Thank you, Assistant Secretary Robinson. Your leadership on this issue set is indispensable. Secretary Blinken, Coordinator Nephew, colleagues, and friends, I am delighted to be here today to celebrate these courageous honorees.

This weekend, we will commemorate the 20-year anniversary of the first and only global anti-corruption instrument – the UN Convention against Corruption or UNCAC. This distinguished group, through their advocacy and actions, embodies the central message of that consequential document: the betrayal of the public trust will no longer be tolerated.

The drafters of UNCAC – which included the United States – understood the corrosive impact of corruption and recognized it as a transnational challenge. It affects all countries regardless of the level of development, political system, or history. Thus, preventing and countering corruption is a shared responsibility among all countries.

UNCAC responded to these threats by providing governments with the tools to counter this scourge at the global level. The Convention endures.

Its comprehensive set of standards, measures, and rules are even more relevant today than they were 20 years ago.

What we have learned since UNCAC’s adoption is that while corruption is a cross-cutting global challenge, every country experiences it in different ways, which requires tailored solutions.

For example, in Moldova, through the courageous work of President Sandu’s administration, the country is countering Russia’s interference and the actions of other corrupt actors by fortifying its democracy, modernizing its economy, and aligning its institutions with European neighbors. I had the privilege of visiting Moldova last week and was honored to meet with Minister of Justice Veronica Mihailov-Moraru, who is on the frontlines of these efforts, and is one of the champions we are celebrating here today.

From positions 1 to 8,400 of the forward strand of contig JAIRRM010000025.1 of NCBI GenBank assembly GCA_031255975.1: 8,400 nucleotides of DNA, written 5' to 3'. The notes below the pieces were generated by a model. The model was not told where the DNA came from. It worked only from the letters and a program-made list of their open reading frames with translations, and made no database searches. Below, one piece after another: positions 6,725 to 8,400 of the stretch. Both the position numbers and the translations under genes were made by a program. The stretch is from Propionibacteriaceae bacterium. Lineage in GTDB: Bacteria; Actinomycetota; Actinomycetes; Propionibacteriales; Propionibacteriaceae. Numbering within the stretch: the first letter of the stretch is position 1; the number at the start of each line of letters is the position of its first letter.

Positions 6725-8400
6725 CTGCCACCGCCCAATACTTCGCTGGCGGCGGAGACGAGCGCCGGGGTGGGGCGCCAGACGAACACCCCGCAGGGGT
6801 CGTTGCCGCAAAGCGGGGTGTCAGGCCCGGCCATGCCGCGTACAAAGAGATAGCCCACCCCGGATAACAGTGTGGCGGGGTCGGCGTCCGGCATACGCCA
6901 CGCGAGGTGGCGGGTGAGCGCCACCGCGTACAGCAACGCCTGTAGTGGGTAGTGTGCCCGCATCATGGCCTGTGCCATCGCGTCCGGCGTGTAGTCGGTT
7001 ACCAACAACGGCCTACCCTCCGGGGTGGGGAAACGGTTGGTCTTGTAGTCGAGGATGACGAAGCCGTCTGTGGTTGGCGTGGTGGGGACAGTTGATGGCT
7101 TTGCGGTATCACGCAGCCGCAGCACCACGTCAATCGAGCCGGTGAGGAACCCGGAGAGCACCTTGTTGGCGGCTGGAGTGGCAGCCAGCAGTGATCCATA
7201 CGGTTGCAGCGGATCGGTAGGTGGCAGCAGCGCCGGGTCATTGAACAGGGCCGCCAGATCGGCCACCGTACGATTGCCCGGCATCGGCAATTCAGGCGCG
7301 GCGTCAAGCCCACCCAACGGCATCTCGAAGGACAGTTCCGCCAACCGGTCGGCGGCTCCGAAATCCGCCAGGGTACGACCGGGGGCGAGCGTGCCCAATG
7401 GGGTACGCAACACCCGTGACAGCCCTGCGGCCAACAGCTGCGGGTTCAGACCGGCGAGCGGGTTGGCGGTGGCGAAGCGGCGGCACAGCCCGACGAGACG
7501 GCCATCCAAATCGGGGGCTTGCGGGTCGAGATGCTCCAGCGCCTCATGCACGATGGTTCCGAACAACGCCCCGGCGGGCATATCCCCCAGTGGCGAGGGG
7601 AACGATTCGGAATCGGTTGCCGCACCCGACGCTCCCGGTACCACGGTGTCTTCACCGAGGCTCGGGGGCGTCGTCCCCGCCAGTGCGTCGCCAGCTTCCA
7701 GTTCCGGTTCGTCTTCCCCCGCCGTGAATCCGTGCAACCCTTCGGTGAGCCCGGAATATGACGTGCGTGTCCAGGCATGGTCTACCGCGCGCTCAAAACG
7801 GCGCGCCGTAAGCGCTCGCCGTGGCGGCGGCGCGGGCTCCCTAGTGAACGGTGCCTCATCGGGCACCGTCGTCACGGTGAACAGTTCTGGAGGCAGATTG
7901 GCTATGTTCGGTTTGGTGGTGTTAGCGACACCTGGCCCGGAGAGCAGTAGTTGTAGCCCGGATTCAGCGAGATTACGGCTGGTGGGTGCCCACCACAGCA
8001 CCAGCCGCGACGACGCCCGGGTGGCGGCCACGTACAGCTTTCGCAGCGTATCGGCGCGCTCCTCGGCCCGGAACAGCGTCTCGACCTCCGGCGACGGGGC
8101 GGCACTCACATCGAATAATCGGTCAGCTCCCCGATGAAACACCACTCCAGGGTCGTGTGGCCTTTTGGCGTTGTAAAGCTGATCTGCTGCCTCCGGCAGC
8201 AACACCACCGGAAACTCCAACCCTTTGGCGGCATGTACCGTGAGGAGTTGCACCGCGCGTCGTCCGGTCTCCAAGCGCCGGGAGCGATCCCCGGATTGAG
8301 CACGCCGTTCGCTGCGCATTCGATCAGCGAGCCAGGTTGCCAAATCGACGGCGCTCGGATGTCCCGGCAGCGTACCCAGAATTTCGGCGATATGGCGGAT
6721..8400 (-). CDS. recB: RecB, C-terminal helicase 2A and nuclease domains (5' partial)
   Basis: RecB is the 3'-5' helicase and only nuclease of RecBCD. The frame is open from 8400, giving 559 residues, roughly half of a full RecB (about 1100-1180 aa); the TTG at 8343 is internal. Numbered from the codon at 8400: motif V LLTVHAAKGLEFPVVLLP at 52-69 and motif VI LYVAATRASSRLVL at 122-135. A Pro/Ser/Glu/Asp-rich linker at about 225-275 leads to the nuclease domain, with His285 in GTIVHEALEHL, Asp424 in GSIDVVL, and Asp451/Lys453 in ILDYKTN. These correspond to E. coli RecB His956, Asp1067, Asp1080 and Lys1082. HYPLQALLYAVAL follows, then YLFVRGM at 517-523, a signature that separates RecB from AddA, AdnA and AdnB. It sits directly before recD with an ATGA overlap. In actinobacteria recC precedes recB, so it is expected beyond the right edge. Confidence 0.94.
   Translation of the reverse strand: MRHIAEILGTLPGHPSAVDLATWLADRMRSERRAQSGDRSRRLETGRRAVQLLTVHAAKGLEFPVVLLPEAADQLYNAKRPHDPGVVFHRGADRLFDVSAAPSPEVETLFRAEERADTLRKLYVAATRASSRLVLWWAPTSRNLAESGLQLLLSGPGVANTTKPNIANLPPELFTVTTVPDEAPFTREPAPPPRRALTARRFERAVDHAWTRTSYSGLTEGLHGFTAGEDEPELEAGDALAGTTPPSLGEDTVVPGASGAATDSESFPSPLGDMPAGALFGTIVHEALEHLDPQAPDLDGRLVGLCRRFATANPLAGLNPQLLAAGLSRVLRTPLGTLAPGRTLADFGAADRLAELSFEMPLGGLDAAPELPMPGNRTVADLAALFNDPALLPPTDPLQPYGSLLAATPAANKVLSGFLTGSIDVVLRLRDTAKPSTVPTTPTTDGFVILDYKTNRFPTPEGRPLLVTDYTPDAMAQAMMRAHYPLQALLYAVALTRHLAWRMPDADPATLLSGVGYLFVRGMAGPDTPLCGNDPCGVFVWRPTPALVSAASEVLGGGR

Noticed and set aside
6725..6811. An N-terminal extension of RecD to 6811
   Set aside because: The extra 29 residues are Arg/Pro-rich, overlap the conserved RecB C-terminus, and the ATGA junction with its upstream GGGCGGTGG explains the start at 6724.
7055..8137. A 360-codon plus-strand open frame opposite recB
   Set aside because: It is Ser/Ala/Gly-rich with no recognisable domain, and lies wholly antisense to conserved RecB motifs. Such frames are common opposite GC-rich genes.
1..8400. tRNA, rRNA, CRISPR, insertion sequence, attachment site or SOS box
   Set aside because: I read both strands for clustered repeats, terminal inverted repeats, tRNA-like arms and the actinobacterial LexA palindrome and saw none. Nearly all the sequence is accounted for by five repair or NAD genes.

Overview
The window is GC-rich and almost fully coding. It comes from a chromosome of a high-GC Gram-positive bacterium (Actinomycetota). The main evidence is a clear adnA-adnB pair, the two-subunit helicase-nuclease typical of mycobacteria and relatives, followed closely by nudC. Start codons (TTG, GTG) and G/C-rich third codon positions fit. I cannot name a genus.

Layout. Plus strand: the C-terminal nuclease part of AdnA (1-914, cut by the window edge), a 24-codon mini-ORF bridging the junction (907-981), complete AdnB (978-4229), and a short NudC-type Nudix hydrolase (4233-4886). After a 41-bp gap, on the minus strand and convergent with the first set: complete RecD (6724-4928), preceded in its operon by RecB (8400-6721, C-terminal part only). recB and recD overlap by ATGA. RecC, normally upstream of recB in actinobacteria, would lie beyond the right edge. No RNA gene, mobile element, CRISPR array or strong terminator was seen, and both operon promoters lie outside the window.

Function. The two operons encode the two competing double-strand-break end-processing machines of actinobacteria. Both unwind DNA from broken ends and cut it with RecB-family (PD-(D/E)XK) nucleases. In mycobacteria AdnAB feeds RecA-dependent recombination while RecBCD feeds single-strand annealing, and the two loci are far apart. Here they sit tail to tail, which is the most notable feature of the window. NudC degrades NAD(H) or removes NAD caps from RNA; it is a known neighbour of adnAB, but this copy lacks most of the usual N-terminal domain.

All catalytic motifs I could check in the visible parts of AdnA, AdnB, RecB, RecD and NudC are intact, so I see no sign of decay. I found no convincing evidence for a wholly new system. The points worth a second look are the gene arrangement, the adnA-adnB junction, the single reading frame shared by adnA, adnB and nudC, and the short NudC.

For our part, President Biden has elevated corruption as a core national security interest. We are actively implementing the first-ever U.S. Strategy on Countering Corruption that the President issued two years ago. This strategy has domestic and international components, acknowledging that we must confront corruption here at home, as well as prioritize it in our foreign policy.

We also are committed to working with you, the honorees here today, and all those who stand with us across the globe, dedicated to shining a light on corrupt behavior. When Secretary Blinken launched the Anti-Corruption Champions Award in 2021, we not only wanted to celebrate you, but also learn from your invaluable expertise and experience. The fight against corruption is a collective effort, and thus we must foster critical engagement across public and private institutions, and across borders. This will bolster our policies and advance the unshakable principles of accountability and integrity ingrained in the UNCAC.

Thank you for joining us here today, and congratulations again to our honorees. I now have the immense honor of welcoming to the podium an admired friend, and a phenomenal boss, Secretary of State Antony Blinken.

U.S. Department of State

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